Life’s defining moment came early for Norman “Spider” Weiss, he reveals in his memoir, Spider’s Web. During the winter of 1943, Weiss, a skinny Jewish teenager, was summoned to a U.S. Army office and told that a relative in Russia had participated in a mutiny against the Czarists and become an officer in the Communist army. Weiss, who had applied to West Point and hoped to study French, was ordered to learn Russian instead, he guessed because of his relatives, though how he would have used the language isn’t explained.
“This hour … shaped my later life,” he writes. “It was a platform from which I made decisions … powerful news for a sixteen-year-old.”
It’s also a powerful starting point for the 85-year-old as he looks back on his life in Spider’s Web, though he doesn’t fully develop it.
Spider’s Web is part military memoir, part family history and part real estate primer. It suffers from extraneous detail in some areas, a dearth of relevant detail in others. The cast of characters is large enough to warrant an index, which he provides, but it’s still difficult to keep track.
The military portion is the most compelling. Weiss traces his career from West Point to his resignation from the Army a decade later following the suspicious death of former Secretary of Defense James Forrestal. The story reaches its crescendo when a colonel appears at the shoe store where Weiss later worked, demanding to know why he had quit the Army and what he knew about Forrestal. Weiss had reported that he thought the secretary might have been involved in a questionable venture that he doesn’t fully explain.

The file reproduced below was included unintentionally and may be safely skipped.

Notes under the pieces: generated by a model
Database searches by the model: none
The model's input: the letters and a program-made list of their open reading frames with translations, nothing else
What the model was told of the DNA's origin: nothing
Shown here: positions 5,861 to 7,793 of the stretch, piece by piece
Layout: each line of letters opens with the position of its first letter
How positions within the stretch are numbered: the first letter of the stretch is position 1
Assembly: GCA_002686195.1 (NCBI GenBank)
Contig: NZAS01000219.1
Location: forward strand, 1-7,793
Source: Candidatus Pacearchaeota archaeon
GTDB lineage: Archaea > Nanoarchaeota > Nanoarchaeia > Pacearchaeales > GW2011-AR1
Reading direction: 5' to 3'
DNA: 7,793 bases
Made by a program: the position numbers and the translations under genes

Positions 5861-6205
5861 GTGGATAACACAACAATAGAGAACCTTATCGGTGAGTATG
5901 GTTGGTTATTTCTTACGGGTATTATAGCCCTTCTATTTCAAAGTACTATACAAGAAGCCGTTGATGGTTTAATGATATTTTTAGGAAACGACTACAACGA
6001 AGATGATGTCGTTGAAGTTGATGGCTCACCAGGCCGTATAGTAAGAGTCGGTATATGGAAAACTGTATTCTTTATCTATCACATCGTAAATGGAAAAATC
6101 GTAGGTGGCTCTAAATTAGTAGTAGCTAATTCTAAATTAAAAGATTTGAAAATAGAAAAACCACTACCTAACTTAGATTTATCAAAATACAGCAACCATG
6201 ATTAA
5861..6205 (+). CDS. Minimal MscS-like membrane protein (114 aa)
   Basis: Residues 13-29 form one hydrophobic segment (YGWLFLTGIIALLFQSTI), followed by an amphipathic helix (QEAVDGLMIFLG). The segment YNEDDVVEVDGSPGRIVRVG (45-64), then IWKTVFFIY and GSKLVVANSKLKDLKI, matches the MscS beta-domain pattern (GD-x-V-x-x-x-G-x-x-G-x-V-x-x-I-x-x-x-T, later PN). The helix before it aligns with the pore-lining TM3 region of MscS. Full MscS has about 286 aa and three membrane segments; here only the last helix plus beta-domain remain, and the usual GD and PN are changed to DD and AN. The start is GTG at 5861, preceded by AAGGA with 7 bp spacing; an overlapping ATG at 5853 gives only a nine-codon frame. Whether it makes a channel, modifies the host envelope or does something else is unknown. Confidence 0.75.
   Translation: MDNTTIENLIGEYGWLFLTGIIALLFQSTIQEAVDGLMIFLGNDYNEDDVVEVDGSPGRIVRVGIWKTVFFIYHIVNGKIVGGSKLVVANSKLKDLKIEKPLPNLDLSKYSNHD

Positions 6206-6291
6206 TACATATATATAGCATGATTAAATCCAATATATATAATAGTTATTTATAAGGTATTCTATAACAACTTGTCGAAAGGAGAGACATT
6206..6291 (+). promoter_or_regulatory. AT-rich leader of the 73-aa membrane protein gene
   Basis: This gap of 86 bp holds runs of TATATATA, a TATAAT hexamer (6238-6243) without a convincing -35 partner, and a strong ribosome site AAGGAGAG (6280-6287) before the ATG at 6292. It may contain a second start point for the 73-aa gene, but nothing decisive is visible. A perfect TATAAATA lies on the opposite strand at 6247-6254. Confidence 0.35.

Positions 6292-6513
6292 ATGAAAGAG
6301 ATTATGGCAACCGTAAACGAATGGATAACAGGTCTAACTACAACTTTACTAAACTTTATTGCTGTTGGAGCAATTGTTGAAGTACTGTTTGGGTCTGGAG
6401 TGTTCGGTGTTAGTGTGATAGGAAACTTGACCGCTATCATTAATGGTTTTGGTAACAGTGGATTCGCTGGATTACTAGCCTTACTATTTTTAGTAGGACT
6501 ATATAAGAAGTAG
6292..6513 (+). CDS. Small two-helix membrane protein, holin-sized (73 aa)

Though interesting in spots, Spider’s Web suffers greatly from repetition (whole anecdotes are repeated, often within pages), lack of a straightforward arc and considerable extraneous material (i.e. the crude drawing of a bikini-clad woman that inexplicably graces the back cover). These flaws render the memoir of limited interest to most readers.
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